An injectable, biodegradable hydrogel for trophic factor delivery enhances axonal rewiring and improves performance after spinal cord injury

J. Piantino, J. A. Burdick, D. Goldberg, R. Langer, L. I. Benowitz

Research output: Contribution to journalArticle

153 Scopus citations

Abstract

The failure of long descending pathways to regenerate after spinal cord injury (SCI) is generally attributed to inhibitory proteins associated with the glial scar and myelin, or to the loss of neurons' intrinsic capacity to grow, or both. Here, we describe the use of hydrogels as a novel way to deliver molecules that promote axon growth in the injured CNS of adult rats. This method utilizes an injectable liquid polymer solution that crosslinks into a biodegradable, water-swollen hydrogel when photoactivated under visible light. Neurotrophin-3 (NT-3), a trophic factor known to act on corticospinal tract (CST) projection neurons, was used as a prototypic pro-regenerative molecule. Hydrogel release properties were established in vitro to ensure long-term, sustained NT-3 release over a 2-week period; this avoided the need for multiple injections or minipump implantation. Hydrogel/NT-3-treated animals showed improved recovery in the open-field BBB test and in a horizontal ladder walk test compared to controls implanted with hydrogel alone. At the anatomical level, hydrogel/NT-3-treated animals showed far greater axon growth than controls in two major descending pathways for motor control, the CST and the raphespinal tract. In the case of the CST, much of the NT-3-induced growth represented collateral branching from undamaged ventral CST fibers. These studies demonstrate the effectiveness of hydrogel technology as a clinically feasible delivery system to promote regeneration and enhance functional outcome after spinal cord injury.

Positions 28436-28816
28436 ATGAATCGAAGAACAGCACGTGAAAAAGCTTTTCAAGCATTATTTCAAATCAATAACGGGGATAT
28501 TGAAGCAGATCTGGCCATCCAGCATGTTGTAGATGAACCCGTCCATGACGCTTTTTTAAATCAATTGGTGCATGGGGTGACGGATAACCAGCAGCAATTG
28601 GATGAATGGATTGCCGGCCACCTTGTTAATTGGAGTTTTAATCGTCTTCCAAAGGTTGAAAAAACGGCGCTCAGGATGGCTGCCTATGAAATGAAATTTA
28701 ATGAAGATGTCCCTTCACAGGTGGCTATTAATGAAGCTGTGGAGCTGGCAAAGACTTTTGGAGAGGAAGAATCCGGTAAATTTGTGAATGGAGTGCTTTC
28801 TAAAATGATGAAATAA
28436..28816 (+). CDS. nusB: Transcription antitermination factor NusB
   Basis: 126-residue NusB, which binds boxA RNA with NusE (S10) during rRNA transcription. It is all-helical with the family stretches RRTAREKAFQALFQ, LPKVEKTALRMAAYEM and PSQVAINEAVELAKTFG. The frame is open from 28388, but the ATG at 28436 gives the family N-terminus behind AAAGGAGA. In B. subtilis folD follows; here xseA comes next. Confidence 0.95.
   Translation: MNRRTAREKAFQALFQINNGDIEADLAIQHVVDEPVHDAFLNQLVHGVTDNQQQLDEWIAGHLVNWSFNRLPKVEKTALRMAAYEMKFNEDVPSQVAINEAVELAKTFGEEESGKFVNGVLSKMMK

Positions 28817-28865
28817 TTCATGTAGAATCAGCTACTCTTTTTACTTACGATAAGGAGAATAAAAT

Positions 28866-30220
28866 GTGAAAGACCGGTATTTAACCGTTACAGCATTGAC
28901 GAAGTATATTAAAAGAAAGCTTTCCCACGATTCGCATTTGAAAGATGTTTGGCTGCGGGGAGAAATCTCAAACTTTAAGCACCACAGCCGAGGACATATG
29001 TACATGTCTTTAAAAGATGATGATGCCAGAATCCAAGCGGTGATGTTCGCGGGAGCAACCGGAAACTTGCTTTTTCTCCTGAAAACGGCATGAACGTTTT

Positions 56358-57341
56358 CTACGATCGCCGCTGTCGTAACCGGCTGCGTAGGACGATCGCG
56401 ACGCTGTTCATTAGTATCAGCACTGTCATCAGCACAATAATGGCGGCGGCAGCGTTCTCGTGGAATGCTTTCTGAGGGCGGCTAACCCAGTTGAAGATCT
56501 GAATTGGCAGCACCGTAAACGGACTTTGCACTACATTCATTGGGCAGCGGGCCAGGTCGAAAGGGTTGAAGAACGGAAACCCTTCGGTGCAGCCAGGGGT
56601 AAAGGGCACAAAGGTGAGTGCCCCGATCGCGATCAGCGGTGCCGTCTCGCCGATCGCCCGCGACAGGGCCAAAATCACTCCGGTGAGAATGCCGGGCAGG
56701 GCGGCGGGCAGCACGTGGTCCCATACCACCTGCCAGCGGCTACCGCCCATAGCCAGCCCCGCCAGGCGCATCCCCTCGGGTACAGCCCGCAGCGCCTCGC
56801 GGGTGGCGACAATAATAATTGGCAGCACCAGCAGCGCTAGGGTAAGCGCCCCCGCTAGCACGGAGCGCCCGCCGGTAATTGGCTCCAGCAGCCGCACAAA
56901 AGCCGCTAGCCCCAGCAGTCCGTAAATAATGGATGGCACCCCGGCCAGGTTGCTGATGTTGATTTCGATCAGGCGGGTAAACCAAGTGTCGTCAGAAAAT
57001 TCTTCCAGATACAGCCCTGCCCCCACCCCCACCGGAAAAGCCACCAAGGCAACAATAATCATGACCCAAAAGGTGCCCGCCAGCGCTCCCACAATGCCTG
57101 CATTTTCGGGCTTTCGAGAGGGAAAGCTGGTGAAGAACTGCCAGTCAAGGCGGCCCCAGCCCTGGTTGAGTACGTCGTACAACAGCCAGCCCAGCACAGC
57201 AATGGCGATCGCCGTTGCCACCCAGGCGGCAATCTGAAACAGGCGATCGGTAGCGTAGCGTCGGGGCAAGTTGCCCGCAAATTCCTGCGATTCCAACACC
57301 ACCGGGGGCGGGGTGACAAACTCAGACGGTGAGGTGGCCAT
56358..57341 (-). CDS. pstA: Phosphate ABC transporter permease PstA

Original languageEnglish (US)
Pages (from-to)359-367
Number of pages9
JournalExperimental Neurology
Volume201
Issue number2
DOIs
StatePublished - Oct 1 2006

Keywords

  • Axon regeneration
  • Corticospinal
  • Functional recovery
  • Hydrogels
  • NT-3
  • Neurotrophins
  • Plasticity
  • Raphespinal
  • Spinal cord injury

ASJC Scopus subject areas

  • Neurology
  • Developmental Neuroscience

Fingerprint Dive into the research topics of 'An injectable, biodegradable hydrogel for trophic factor delivery enhances axonal rewiring and improves performance after spinal cord injury'. Together they form a unique fingerprint.

  • Cite this